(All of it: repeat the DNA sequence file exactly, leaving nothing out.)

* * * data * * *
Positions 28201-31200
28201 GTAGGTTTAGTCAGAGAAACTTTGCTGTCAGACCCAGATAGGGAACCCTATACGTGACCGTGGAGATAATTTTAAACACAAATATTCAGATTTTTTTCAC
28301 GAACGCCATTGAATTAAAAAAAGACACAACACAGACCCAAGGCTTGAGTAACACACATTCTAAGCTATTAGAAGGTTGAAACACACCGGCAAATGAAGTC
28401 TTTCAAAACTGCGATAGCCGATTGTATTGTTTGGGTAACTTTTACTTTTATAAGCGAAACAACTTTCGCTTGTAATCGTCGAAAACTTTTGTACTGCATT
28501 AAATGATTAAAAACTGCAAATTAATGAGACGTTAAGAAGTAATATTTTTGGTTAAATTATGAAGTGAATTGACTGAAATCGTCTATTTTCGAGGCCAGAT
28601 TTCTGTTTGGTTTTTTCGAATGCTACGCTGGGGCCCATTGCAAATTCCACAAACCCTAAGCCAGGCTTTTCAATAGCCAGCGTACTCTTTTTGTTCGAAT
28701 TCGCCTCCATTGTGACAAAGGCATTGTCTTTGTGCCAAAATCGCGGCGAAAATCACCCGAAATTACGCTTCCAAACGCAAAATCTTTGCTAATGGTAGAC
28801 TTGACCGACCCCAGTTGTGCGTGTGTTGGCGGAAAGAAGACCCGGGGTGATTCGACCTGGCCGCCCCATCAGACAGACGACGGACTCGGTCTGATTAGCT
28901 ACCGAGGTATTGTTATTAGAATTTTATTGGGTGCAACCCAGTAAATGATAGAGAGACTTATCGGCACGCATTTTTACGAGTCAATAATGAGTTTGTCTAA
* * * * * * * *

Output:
Positions 28201-31200
28201 GTAGGTTTAGTCAGAGAAACTTTGCTGTCAGACCCAGATAGGGAACCCTATACGTGACCGTGGAGATAATTTTAAACACAAATATTCAGATTTTTTTCAC
28301 GAACGCCATTGAATTAAAAAAAGACACAACACAGACCCAAGGCTTGAGTAACACACATTCTAAGCTATTAGAAGGTTGAAACACACCGGCAAATGAAGTC
28401 TTTCAAAACTGCGATAGCCGATTGTATTGTTTGGGTAACTTTTACTTTTATAAGCGAAACAACTTTCGCTTGTAATCGTCGAAAACTTTTGTACTGCATT
28501 AAATGATTAAAAACTGCAAATTAATGAGACGTTAAGAAGTAATATTTTTGGTTAAATTATGAAGTGAATTGACTGAAATCGTCTATTTTCGAGGCCAGAT
28601 TTCTGTTTGGTTTTTTCGAATGCTACGCTGGGGCCCATTGCAAATTCCACAAACCCTAAGCCAGGCTTTTCAATAGCCAGCGTACTCTTTTTGTTCGAAT
28701 TCGCCTCCATTGTGACAAAGGCATTGTCTTTGTGCCAAAATCGCGGCGAAAATCACCCGAAATTACGCTTCCAAACGCAAAATCTTTGCTAATGGTAGAC
28801 TTGACCGACCCCAGTTGTGCGTGTGTTGGCGGAAAGAAGACCCGGGGTGATTCGACCTGGCCGCCCCATCAGACAGACGACGGACTCGGTCTGATTAGCT
28901 ACCGAGGTATTGTTATTAGAATTTTATTGGGTGCAACCCAGTAAATGATAGAGAGACTTATCGGCACGCATTTTTACGAGTCAATAATGAGTTTGTCTAA